Designing, building, and operating microservices on Azure

I'm excited to announce that the AzureCAT patterns and practices team has published new guidance about microservices titled Designing, building, and operating microservices on Azure.

Microservices have become a popular architectural style for building cloud applications that are resilient, highly scalable, and able to evolve quickly. To be more than just a buzzword, however, microservices require a different approach to designing and building applications.

In this set of articles, we explore how to build and run a microservices architecture on Azure, using Kubernetes as a container orchestrator. Future articles will include Service Fabric. Topics include:

  • Using Domain Driven Design (DDD) to design a microservices architecture.
  • Choosing the right Azure technologies for compute, storage, messaging, and other elements of the design.
  • Understanding microservices design patterns.
  • Designing for resiliency, scalability, and performance.
  • Building a CI/CD pipeline.

Throughout, we focus on an end-to-end scenario for a drone delivery service that lets customers schedule packages to be picked up and delivered via drone. A reference implementation for this project is available on GitHub.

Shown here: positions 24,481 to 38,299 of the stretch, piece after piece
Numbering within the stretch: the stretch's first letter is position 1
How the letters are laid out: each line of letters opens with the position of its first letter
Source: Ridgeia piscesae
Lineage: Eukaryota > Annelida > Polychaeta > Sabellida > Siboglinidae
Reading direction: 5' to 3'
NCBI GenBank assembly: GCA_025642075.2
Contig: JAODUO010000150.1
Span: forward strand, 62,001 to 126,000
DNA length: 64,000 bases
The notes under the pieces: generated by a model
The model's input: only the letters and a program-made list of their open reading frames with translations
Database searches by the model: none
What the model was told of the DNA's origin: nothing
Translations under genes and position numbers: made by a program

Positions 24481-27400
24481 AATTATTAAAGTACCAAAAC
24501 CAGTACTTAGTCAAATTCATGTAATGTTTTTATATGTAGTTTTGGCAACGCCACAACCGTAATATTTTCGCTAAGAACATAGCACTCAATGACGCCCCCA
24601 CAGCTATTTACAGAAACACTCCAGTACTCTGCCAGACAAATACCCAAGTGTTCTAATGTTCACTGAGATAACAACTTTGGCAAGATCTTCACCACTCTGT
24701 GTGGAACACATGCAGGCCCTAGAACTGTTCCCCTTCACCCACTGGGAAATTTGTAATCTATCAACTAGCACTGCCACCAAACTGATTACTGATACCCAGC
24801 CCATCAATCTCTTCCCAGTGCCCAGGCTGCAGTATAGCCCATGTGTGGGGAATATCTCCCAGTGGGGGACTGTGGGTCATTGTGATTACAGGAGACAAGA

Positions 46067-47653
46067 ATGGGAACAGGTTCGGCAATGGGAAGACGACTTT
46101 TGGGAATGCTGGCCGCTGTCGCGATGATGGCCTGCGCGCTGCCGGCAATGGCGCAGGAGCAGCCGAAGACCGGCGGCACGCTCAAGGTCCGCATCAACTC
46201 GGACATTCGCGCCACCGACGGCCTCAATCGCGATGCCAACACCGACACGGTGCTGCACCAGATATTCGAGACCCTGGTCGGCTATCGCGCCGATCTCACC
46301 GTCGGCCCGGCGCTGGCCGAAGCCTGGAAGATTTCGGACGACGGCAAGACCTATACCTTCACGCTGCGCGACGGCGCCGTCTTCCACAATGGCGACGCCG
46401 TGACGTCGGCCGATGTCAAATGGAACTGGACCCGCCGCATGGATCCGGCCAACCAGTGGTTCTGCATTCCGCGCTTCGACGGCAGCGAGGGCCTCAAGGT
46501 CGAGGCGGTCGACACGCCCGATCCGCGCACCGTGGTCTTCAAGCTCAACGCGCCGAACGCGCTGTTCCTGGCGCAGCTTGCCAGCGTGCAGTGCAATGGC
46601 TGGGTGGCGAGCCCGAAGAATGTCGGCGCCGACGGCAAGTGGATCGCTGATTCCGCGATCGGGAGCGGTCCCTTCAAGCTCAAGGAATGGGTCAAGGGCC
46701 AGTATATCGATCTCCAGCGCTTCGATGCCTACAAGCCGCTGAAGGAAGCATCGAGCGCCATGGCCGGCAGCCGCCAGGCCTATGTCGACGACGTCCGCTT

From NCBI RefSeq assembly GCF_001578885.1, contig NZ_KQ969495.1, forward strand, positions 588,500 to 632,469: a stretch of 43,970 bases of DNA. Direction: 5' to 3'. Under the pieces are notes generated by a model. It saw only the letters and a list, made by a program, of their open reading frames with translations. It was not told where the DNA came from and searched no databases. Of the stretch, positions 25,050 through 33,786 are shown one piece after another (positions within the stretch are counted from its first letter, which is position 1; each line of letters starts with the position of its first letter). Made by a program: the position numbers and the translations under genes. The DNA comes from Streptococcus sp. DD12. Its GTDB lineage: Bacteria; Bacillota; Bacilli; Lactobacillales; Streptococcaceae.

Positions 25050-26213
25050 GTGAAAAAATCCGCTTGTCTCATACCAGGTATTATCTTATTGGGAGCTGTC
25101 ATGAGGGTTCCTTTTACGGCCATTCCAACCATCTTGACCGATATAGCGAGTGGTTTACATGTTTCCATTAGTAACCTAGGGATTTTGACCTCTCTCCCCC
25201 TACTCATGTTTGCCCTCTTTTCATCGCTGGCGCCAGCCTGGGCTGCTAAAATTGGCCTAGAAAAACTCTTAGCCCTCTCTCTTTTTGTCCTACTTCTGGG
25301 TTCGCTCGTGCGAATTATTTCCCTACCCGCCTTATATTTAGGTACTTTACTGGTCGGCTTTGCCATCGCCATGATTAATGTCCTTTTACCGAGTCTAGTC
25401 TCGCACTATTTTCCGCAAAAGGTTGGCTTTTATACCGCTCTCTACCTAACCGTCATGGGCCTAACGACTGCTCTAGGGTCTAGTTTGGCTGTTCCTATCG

The reference implementation includes a number of different Azure and open source technologies:

  • Azure Container Service (Kubernetes) to run frontend and backend services.
  • Azure Functions to run event driven services.
  • Linkerd to manage inter-service communication.
  • Prometheus to monitor system/application metrics.
  • Fluentd and Elasticsearch to monitor application logs.
  • Cosmos DB, Azure Data Lake Store, and Azure Redis Cache to store different types of data.
The goal of this guidance is to show the end-to-end process of designing, building, and operating microservices under a realistic scenario. We hope you will find it useful in your own projects. As always, we greatly appreciate your feedback.

Source: Azure Blog Feed

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